Thursday, April 09, 2015

Sarah Cortez, ed., Goodbye, Mexico: Poems of Remembrance (Texas Review Press, 2015)

As a poet I keep a sharp eye out for calls for submissions but alas, or rather, in a way, happily, for Texan poet Sarah Cortez's Goodbye, Mexico, I had nothing, nada, because for me, it's "Hola, México," just about every day. Translation: I'm living in Mexico City and not planning on leaving anytime soon. But happily, always happily, I translate contemporary Mexican poetry, and I knew of just the perfect poem: Agustín Cadena's "Café San Martín," so haunting and musical, from his splendid collection, Cacería de Brujas. And so I am delighted to say that Cadena's poem, in my translation, was selected by Sarah Cortez to be included in this important collection.

About Cadena:

Agustin Cadena was born in the Valle de Mezquital, Hidalgo, Mexico. For several years Cadena has been living in Hungary, where he is professor at the University of Debrecen. Author of more than twenty books, including the poetry collection, Cacería de Brujas, Cadena writes in multiple genres, including the novel, screenplay, short story, poem, essay, and children's literature.

> Visit his blog, El vino y la hiel.

From the back cover of Goodbye, Mexico:

"This anthology gathers the strong voices of accomplished poets reaching into and beyond nostalgia to remember, to honor, and to document through figurative imagery their experiences of Mexico and the vibrant border areas before the ravages of the narco-violence. That Mexico has been irrevocably altered by illegal human trafficking and drug cartel violence is indisputable. Together with other complex dynamics of the current century, such as globalization, the failing middle class, and the disrupted tourist industry, this beloved country has changed almost beyond recognition. Many on both sides of the border grieve the loss of the Mexico that was, particularly the Mexico that existed during the last half of the Twentieth Century. This loss engenders memory; memory engenders poems."*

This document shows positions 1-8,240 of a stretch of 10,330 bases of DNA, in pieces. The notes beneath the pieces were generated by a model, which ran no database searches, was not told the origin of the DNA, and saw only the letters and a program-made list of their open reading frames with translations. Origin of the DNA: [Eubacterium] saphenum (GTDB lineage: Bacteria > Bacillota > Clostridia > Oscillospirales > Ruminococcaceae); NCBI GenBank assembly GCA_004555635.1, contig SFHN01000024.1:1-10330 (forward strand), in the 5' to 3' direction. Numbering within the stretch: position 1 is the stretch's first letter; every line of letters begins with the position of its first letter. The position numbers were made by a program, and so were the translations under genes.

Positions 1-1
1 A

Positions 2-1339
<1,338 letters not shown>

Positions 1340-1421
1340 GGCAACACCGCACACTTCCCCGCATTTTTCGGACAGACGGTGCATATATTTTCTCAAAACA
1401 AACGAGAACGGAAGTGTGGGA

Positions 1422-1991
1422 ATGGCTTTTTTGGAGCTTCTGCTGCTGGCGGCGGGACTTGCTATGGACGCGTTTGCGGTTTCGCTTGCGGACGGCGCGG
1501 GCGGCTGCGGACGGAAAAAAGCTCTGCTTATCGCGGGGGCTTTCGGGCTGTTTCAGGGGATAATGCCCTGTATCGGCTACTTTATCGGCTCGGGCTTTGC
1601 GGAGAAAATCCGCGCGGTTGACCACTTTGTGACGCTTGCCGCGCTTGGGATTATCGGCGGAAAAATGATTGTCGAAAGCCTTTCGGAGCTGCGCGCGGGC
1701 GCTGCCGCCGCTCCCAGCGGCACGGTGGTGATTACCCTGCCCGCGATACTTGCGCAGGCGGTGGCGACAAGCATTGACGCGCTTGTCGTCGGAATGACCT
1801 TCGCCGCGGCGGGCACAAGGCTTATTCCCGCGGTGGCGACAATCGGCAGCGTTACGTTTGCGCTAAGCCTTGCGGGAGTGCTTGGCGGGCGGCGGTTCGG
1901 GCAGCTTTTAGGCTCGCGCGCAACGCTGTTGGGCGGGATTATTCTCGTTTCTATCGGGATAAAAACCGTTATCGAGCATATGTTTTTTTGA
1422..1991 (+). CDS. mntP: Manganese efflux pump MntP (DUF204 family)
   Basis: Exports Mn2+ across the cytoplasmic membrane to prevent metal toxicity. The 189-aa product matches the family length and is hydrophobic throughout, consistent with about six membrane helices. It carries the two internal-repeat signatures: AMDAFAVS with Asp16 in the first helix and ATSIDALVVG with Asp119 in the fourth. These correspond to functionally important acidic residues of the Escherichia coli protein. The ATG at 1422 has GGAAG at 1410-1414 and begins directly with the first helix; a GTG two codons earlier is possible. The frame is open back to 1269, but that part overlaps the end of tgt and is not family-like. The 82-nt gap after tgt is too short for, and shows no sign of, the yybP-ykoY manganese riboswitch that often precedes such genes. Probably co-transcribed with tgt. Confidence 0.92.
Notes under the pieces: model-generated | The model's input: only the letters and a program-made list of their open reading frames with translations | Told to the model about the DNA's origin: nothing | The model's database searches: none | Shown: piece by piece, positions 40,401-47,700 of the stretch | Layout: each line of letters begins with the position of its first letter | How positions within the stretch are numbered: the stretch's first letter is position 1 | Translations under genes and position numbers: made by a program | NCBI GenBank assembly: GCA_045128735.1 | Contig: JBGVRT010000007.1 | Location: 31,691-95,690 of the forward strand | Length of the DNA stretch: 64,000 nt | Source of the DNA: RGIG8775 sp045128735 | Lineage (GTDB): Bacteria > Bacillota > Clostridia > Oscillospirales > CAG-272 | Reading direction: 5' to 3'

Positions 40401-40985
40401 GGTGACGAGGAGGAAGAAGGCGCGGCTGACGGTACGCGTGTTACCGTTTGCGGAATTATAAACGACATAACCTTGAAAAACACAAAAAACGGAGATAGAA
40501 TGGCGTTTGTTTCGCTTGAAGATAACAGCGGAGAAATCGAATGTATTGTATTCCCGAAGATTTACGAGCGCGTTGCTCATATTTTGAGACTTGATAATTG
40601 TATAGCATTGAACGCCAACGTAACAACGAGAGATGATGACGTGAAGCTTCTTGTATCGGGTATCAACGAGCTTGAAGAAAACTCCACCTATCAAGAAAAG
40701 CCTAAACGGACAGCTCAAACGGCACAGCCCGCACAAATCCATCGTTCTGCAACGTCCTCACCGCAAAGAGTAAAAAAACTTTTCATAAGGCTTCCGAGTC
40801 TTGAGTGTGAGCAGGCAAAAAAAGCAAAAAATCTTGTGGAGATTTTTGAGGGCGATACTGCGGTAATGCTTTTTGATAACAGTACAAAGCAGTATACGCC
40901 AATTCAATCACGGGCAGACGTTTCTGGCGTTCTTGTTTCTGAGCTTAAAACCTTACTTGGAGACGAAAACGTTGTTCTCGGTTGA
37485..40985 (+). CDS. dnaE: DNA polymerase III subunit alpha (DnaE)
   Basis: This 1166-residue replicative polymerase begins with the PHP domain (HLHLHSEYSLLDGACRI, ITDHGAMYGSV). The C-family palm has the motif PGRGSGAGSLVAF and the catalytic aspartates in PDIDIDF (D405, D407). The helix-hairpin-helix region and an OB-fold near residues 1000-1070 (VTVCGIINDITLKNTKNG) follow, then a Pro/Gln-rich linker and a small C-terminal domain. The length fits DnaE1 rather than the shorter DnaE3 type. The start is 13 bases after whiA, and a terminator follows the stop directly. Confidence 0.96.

Other poets in this collection include Diana Anhalt, Alan Birkelbach, Sarah Cortez, Martín Espada, James Hoggard, Janet McCann, and Alberto Ríos. If you know poetry, you know that's an all-star list.

With his permission, here is my translation of Agustín Cadena's poem, "Café San Martín":


Do you remember the Café San Martín?
I do, sometimes,
when it rains in the afternoon and it’s summer.
We liked to go there and drink coffee
and smoke while we looked at the rain.
The Café San Martín was small,
lukewarm, and it had big windows
that looked onto a meridian of June.
But it is no longer there.
Now on that corner where it was
they sell video games.
Have you tried to go back?
Have you walked in the rain, alone,
remembering the girl you were
and asking yourself where would these people have gone,
with their pink curtains and old spoons
and their Café San Martín?
Yes, I have wanted to go back,
many times,
when I happen to think of you,
when my shoes fill with water
and I wish I were that age again
and not so foolish
as to let go of your hand that afternoon.
Once again it is June and raining.
Everywhere there are cafés
in certain neighborhoods.
The present erases all traces. 

P.S. Sarah Cortez and other poets will be reading from Goodbye, Mexico on Saturday June 27, 2015 @ 7 - 9 PM  The Twig Book Shop, 306 Pearl Parkway, San Antonio, Texas.

I hasten to mention that despite the troubles on the border and elsewhere, many areas of Mexico are stable and even thriving. I also hasten to add that the narco-violence finds fuel north of the border, and for anyone doubting the deep contradictions and corruption in the United States itself in regard to narcotics policies and trade, I highly recommend for a start on that gnarliest of subjects Sam Quinones' alarming and deeply researched new book, Dreamland: The True Tale of America's Opiate Epidemic.

Five Quick Questions for Agustin Cadena

+ "Lady of the Seas" a complete short story by Agustín Cadena translated by C.M. Mayo in Mexico: A Traveler Literary Companion

My review of Sarah Cortez and Sergio Troncoso, eds, Our Lost Border: Essays on Life Amid the Narco-Violence in Literal.

Looking at Mexico in New Ways: An Interview with John Tutino

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